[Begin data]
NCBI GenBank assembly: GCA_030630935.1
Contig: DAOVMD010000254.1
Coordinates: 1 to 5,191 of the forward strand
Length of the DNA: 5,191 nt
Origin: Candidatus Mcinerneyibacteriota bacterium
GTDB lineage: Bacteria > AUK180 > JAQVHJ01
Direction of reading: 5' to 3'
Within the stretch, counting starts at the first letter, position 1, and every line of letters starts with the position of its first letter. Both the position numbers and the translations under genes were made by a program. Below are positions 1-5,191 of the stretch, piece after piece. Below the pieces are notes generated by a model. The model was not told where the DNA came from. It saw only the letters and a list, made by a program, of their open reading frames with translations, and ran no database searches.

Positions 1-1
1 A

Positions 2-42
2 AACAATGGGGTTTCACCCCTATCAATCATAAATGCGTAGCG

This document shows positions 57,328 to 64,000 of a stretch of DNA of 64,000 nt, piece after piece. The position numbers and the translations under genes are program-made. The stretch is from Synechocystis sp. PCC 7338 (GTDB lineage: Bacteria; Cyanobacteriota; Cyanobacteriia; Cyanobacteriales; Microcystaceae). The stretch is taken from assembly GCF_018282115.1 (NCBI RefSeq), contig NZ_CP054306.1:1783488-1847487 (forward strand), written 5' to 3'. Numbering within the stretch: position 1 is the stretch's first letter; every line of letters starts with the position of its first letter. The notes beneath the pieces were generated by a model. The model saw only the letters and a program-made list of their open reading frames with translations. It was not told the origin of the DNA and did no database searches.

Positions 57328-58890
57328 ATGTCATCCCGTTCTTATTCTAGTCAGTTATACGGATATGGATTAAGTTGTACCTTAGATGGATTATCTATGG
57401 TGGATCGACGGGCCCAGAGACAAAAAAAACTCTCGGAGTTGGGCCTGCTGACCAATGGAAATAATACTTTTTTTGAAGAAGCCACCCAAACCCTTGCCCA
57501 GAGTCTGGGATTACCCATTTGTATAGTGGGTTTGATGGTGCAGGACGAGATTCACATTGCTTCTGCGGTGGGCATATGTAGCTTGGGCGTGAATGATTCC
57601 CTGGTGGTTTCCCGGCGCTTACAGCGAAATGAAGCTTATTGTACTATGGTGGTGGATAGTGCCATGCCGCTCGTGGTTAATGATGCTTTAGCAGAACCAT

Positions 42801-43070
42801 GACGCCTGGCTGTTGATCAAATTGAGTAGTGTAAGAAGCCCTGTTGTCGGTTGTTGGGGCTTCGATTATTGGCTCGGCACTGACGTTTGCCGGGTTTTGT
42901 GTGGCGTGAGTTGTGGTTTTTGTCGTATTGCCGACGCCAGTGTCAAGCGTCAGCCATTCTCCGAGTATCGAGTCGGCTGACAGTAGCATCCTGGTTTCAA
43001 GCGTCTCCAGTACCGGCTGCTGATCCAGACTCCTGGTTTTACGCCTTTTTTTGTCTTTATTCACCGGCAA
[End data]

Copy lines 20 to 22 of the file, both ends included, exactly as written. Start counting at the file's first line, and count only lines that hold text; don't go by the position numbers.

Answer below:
42801 GACGCCTGGCTGTTGATCAAATTGAGTAGTGTAAGAAGCCCTGTTGTCGGTTGTTGGGGCTTCGATTATTGGCTCGGCACTGACGTTTGCCGGGTTTTGT
42901 GTGGCGTGAGTTGTGGTTTTTGTCGTATTGCCGACGCCAGTGTCAAGCGTCAGCCATTCTCCGAGTATCGAGTCGGCTGACAGTAGCATCCTGGTTTCAA
43001 GCGTCTCCAGTACCGGCTGCTGATCCAGACTCCTGGTTTTACGCCTTTTTTTGTCTTTATTCACCGGCAA